STRUCTURE OF BALANCE OF PAYMENTS ACCOUNTS• The balance of payments account of a country is based on the principle of double- entry book-keeping. Each transaction is entered on the credit and debit side of statement. But balance of payments accounting differ from business accounting in one respect. In business accounting, debit(-) are shown on the left side
Continue….and credits (+) on the right side of statement .But in the balance of payments accounting,debits are shown on the right side and creditson the left side of the statement. For example:When a payment is received from a foreigncountry, it is a credit transaction while paymentto a foreign country is a debit transaction.
COMPONENTS OF BALANCE OF PAYMENTSCURRENT ACCOUNT • The current • The capital CAPITAL ACCOUNT account of a account of a country consists country consist of of all transactions its transaction in related to trade in financial assets in goods and the form of short- services and term and long- unilateral term lending and transfers. borrowing.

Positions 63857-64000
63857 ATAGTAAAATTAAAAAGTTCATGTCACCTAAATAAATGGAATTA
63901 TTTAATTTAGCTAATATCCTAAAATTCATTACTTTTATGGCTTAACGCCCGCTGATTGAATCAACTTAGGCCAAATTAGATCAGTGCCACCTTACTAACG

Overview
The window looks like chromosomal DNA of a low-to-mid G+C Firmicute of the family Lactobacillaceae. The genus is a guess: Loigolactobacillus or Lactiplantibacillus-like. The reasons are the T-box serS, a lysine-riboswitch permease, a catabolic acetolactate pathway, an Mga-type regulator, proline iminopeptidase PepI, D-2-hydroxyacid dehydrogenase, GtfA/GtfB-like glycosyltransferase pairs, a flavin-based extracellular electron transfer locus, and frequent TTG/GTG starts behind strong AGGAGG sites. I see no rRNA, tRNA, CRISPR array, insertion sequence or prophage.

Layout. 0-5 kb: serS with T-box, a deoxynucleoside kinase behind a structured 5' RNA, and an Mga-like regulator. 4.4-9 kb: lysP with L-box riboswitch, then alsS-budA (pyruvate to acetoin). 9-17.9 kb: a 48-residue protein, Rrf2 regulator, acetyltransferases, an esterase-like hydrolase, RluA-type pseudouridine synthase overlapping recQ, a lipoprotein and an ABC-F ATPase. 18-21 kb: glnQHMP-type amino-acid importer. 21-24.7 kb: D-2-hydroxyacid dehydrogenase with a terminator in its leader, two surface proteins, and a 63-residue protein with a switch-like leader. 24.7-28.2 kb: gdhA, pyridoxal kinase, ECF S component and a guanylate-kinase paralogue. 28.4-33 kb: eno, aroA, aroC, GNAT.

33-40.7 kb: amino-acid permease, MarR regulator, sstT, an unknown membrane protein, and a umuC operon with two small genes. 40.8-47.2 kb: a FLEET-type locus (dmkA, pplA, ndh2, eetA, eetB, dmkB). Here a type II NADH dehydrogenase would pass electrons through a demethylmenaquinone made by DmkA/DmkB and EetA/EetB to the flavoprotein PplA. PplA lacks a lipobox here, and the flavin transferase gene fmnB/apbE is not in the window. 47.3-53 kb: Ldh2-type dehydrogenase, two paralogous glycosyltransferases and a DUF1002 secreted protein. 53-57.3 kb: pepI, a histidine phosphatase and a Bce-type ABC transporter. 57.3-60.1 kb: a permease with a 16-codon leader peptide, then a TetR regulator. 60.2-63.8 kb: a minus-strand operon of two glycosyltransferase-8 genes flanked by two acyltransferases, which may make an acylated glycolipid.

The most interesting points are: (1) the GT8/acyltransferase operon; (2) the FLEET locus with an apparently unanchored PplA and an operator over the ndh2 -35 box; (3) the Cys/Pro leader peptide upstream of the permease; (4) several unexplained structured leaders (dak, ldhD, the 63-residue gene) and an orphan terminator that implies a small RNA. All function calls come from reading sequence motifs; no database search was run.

Table. Balance of payments accountCredits(+) (Receipts) CURRENT ACCOUNT Debits(-)Payments EXPORTS IMPORTS• Goods •Goods• Services •Services• Transfer payments •Transfer payments CAPITAL ACCOUNTBorrowings from Foreign countries Lending to foreign countriesinvestments by foreign countries Direct investments by foreign countries OFFICIAL SETTLEMENTS ACCOUNT Increase in Official Reserve of Gold andIncrease in Foreign Official Holdings Foreign Currencies ERRORS AND OMISSIONS